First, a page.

In the physical sciences this is clear. We don't leave the manfacture of silicon processors to tinkerers who follow their gut, we don't leave bridge building to hobbyists with enthusiasm and we don't render to latter day Leonardo's the task of designing airplanes based on their artistic flair and intuitive leaps. The cold equations and peculiar heuristics that physical scientists and engineers imbibe through their education give them insights that the rest of us can not intuit by our lonesome. In the biological sciences the same process is occurring, as biotechnology will likely render the life sciences a "two-brained" organism with a pure and applied branch, both leveraging abstract concepts toward deductions which point into uncharted waters. Nevertheless, in fields like evolutionary biology folk biology still stands its ground, at least in the United States. I have delved into this topic before, but, I simply wanted to point to this as an instance in the natural sciences where folk intuitions have not been banished in the marketplace of ideas (their recall is subject to intense counter-active lobbying by interested parties).

Now, let us move further, into the social "sciences." I put "sciences" in quotes because the character of these fields is subject to a great deal of variance, ranging from econometrics to history. The study of humanity as a subject to prone to a great pitfall: the overwhelming power of our intuitions and the received wisdom. Many people know that "T.V. causes violence," that "parents shape the personalities of their children" and that "astrology works." If you have an instance where someone challenges this orthodoxy you are often simply confronted by a repetition of the truism rather than a counter-argument. Listen closely the next time to a news program where a member of a camp that is arguing something that seems intuitively appealing or socially promoted is confronted by an antagonist who comes prepared with facts: the proponent of the intuitive or socially accepted side rarely marshals any responses, and they are clearly totally unconcerned that that will be necessary, so serene are they in their belief that the public will accept their position.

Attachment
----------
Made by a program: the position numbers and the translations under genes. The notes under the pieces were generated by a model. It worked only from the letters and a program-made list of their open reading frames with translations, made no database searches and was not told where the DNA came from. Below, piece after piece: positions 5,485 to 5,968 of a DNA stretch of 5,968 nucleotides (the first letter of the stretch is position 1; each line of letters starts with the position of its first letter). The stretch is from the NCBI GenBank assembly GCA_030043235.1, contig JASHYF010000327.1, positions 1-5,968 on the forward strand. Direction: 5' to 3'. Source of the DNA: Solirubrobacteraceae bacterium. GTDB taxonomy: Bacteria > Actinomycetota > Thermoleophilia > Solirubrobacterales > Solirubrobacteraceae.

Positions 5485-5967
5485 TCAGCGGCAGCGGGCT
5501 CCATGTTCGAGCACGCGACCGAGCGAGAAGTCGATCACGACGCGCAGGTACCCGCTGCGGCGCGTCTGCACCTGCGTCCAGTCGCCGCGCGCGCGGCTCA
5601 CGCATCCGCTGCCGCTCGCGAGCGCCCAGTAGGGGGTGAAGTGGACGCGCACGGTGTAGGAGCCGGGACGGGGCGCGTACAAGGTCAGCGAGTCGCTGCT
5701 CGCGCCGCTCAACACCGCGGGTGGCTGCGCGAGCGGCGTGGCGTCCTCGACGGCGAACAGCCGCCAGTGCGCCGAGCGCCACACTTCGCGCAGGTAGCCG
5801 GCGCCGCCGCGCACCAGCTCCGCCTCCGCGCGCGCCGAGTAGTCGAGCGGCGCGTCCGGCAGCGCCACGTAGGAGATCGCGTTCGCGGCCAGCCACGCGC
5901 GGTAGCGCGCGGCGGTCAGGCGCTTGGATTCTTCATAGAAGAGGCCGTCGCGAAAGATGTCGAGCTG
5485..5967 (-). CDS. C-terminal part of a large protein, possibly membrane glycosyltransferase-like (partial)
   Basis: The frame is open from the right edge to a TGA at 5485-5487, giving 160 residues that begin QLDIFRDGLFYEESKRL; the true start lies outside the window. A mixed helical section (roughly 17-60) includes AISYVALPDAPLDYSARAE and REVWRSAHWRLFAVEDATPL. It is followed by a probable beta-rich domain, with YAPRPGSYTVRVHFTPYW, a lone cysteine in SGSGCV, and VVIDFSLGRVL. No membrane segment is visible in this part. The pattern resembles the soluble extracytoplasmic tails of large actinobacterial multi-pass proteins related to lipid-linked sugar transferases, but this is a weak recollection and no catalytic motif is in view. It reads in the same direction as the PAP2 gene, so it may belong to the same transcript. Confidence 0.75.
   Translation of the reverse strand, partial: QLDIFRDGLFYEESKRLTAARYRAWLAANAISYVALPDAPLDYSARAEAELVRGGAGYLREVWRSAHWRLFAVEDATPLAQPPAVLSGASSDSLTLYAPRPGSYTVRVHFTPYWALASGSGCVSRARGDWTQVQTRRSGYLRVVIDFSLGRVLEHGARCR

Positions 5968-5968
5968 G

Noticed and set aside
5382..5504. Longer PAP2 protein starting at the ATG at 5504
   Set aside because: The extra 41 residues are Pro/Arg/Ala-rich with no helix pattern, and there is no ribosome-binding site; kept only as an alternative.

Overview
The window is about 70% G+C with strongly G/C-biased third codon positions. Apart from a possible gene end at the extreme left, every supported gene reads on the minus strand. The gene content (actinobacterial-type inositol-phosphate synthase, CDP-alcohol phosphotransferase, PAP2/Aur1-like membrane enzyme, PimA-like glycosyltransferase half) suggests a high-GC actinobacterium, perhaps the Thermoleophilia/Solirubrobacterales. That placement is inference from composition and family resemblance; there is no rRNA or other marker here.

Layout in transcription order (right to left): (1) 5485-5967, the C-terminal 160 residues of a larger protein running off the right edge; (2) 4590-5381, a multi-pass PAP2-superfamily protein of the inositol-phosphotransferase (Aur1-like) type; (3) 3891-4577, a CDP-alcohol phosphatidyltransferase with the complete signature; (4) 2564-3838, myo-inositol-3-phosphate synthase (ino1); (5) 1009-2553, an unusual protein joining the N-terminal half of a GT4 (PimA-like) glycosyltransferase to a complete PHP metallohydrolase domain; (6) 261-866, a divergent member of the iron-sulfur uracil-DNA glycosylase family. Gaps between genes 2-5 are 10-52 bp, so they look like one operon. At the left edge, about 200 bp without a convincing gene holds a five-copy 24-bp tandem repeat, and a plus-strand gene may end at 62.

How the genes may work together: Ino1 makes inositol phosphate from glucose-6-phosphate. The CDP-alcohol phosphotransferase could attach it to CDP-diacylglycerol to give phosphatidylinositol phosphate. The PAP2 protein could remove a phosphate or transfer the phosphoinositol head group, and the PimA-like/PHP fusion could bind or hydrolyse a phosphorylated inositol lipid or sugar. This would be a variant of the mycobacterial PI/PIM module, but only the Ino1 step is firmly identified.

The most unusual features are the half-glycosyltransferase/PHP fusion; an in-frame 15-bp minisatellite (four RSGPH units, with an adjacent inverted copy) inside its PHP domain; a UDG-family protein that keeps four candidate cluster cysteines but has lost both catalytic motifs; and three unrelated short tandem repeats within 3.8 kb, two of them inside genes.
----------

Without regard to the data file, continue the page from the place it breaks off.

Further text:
This brings me back to the point about intuitions and deducing from them, humans have an innate folk psychology and social intelligence, and in our day to day world it serves us fine, but, it gives us false hope in modeling aggregate group behaviors as well as those in other times and places. Sometimes this folk psychology can be easily falsified, at least in a strong deterministic form, by a simply inspection of the historical record. Consider an acquaintance of mine who suggested that defeat of Muslims on the field of battle (this was pre-Iraq War and the individual was arguing for invasion) would show that their God was weak or false and that this would crush the back of their civilization. I happened to know that this person was Protestant by upbringing and I was surprised they didn't note that the Israelites did not fade from history when their God abandoned them, when Assyria assailed them, Babylon deported them, Rome scattered them.2 Or that the Church was founded on the blood of the martyrs, that they welcomed death that they declared was the will of their God. This is not to say that the Muslims necessarily would take strength from defeat, but it implied to me that this folk psychologizing was thin gruel indeed, and simply a post hoc prop for a prior belief than a genuine attempt to understand the opponent. Since intuitive ideas derived from folk psychology seem to jump out at us, they are often not subject to subsequent scrutiny and examination. They float freely and unconstrained in the winds of ideological and social bias, spreading like memetic wildfire.